The Boatniks

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The Boatniks
Boatniks movie poster.jpg
Theatrical release poster
Directed byNorman Tokar
Produced byRon Miller
Written byArthur Julian
Story byMary Roth
StarringRobert Morse
Stefanie Powers
Phil Silvers
Norman Fell
Mickey Shaughnessy
Wally Cox
Music byBruce Belland
Robert F. Brunner
Franklyn Marks
CinematographyWilliam Snyder
Edited byCotton Warburton
Distributed byBuena Vista Distribution
Release date
July 1, 1970 (1970-07-01)
Running time
100 minutes
CountryUnited States
Box office$18,607,492[1]

The Boatniks is a 1970 American comedy film starring Robert Morse, Stefanie Powers, Don Ameche and Phil Silvers. It was made by Walt Disney Productions, released by Buena Vista Distribution and directed by Norman Tokar.

Young and awkward, Coast Guard Ensign Thomas Garland (Morse) suffers from the comparison with his late father, a war hero, which does not prevent him from falling for pretty Kate Fairchild (Powers), a young woman who manages a sailing school. Of course, the way he expresses his deep feelings for the lady leaves much to be desired, and the situation does not improve when a trio of bumbling jewel thieves interferes.

Wally Cox had a supporting role playing a man who manages a boat for girls to give parties for the purposes of socializing with men.


Lieutenant Jordan, U.S. Coast Guard, responds to a number of pleas for help from civilian pleasure boat sailors around Southern California's Balboa Island. This type of event is typical of what the Coast Guard deals with on a regular basis, and is one of the reasons why Jordan has requested to transfer to a new station. He is handing over the reins to Ensign Tom Garland, a polite but remarkably clumsy fellow who will now report to Commander Taylor, a man who fought in World War II with Garland's father and holds him in high regard.

Through a series of events, Garland's ineptitude as the station's new skipper is revealed. He repeatedly flounders in tending to the various minor issues plaguing the crowded waters' impatient travelers. It also does not take long for him to fall for Kate Fairchild, a "girl next door" who runs a local boat rental and sailing school spot on the coast.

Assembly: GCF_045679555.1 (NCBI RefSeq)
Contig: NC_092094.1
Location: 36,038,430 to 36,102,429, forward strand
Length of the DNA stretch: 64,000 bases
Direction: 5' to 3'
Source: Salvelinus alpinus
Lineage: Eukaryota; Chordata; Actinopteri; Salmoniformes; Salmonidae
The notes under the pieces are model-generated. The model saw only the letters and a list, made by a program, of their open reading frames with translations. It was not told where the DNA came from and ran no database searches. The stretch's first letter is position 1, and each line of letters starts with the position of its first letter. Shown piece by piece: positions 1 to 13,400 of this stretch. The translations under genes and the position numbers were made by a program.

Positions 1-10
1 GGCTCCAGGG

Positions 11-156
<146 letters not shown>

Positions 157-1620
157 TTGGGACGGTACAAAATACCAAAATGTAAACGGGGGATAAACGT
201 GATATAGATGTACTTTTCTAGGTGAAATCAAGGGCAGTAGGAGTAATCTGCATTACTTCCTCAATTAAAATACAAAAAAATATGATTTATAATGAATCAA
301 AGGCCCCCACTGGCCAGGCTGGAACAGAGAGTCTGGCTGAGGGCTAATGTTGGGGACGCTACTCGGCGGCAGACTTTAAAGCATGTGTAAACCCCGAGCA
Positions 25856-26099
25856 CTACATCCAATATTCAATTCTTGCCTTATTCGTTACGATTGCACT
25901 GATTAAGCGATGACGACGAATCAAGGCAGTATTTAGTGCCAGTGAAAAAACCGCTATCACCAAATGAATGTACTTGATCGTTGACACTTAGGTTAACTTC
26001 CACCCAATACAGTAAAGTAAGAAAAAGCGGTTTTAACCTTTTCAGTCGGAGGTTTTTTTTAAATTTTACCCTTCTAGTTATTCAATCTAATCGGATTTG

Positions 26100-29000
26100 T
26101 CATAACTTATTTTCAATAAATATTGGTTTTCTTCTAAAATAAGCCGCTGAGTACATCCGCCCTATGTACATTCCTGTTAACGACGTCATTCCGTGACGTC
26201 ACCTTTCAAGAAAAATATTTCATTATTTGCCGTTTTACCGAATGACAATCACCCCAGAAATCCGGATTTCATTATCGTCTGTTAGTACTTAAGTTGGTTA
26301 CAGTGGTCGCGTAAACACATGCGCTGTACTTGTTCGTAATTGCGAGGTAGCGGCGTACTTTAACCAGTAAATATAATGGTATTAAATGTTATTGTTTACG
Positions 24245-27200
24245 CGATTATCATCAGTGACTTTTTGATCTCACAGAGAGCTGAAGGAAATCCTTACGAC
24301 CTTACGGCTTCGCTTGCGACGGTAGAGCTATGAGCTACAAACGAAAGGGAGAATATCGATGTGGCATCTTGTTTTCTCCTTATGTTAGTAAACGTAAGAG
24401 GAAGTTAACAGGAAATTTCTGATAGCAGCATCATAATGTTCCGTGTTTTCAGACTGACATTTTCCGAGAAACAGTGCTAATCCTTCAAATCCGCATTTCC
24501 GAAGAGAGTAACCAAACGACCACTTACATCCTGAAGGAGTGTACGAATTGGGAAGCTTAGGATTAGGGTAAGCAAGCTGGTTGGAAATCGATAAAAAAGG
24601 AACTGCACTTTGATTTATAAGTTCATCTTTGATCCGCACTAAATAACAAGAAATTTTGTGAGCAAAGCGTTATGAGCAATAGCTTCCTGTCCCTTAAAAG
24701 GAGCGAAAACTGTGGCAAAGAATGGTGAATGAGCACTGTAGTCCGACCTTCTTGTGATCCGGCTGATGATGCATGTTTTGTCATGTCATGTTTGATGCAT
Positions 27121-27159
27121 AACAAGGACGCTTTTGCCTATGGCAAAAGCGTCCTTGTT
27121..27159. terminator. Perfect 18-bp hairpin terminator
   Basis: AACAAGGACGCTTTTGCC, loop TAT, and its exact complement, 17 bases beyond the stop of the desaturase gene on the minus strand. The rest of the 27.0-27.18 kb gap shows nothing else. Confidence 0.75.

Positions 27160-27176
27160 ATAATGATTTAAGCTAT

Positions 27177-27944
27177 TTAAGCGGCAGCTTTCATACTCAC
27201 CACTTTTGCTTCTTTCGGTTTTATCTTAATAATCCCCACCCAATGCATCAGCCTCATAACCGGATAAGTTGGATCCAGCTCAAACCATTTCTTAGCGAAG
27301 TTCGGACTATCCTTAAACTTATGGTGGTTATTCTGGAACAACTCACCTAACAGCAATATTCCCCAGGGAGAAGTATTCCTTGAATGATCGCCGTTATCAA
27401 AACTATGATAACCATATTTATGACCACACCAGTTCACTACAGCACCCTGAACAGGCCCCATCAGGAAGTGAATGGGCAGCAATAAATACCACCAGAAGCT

Meanwhile, three jewel thieves are making their way to Mexico while listening to reports of their pursuit. There's ringleader Harry Simmons, who poses as a yacht club "commodore" and dispatches orders to his two associates, Charlie, and Max. This trio has managed to steal a jewel collection, and they intend to smuggle them inside an assortment of casually hollowed food. They decide to rent a boat from Kate to make their way south of the border, although none of the three know how to sail.

With Kate's suggestion that the crooks' suspicious behavior might indicate criminality, she and Tom begin to suspect that they are indeed the three men reported about in a newspaper article. Tom is right about the suspects, but Commander Taylor initially does not believe it. Ultimately, Tom is able to convince Taylor to retrieve the stolen jewels, and ensure that the jewel thieves are arrested.



The Boatniks was released on July 1, 1970 and re-released theatrically on June 10, 1977. It was released twice on VHS in November 1983 and March 18, 1997, DVD on August 2, 2005, and Blu-ray on June 21, 2016 in a Disney Movie Club exclusive, 45th Anniversary Edition.[2]


In 1970, the film earned an estimated $5 million in North American rentals.[3] By 1976 this figure was up to $6.6 million.[4]

Roger Greenspun of The New York Times wrote that the film "isn't a good movie about boating, and it doesn't really try to be. It isn't good situation comedy either, though it does try to be."[5] Variety stated, "There's nothing that isn't familiar about the comedy in this Disney summer release, but it's so well handled that even anticipated gags come through with honors."[6] Kevin Thomas of the Los Angeles Times called it "a better than usual Disney comedy. It wisely involves a lot of very good people in a series of mishaps of which they make the absolute most."[7] Writing in The Washington Post, Judith Martin thought the film was "better than most," but she expressed concern about the "humor based on national and sexual stereotypes," including "[t]wo separate instances of the old Mexican-American caricature done in a way that no one would dare do about blacks these days."[8] The Monthly Film Bulletin wrote, "Characteristically wholesome Disney comedy, quite enjoyable on its own unsophisticated level though not in the same class as The Love Bug, mainly because of a surfeit of dialogue (and a consequent lack of sight gags) and Robert Morse's slight unease in conveying the central character's easygoing amiability."[9]

See also


  1. ^ Box Office Information for The Boatniks. The Numbers. Retrieved May 14, 2012.
  2. ^
  3. ^ "Big Rental Films of 1970", Variety, 6 January 1971 p 11
  4. ^ "All-time Film Rental Champs", Variety, 7 January 1976 p 44
  5. ^ Greenspun, Roger (July 2, 1970). "Film: 'Boatniks' Opens at Ziegfeld". The New York Times. p. 25.
  6. ^ "Film Reviews: The Boatniks". Variety. May 27, 1970. 20.
  7. ^ Thomas, Kevin (July 10, 1970). "Disney 'Boatniks' in Citywide Engagement". Los Angeles Times. Part IV, p. 18.
  8. ^ Martin, Judith (August 3, 1970). "Boatniks". The Washington Post. B7.
  9. ^ "The Boatniks". The Monthly Film Bulletin. 37 (439): 163. August 1970.

External links

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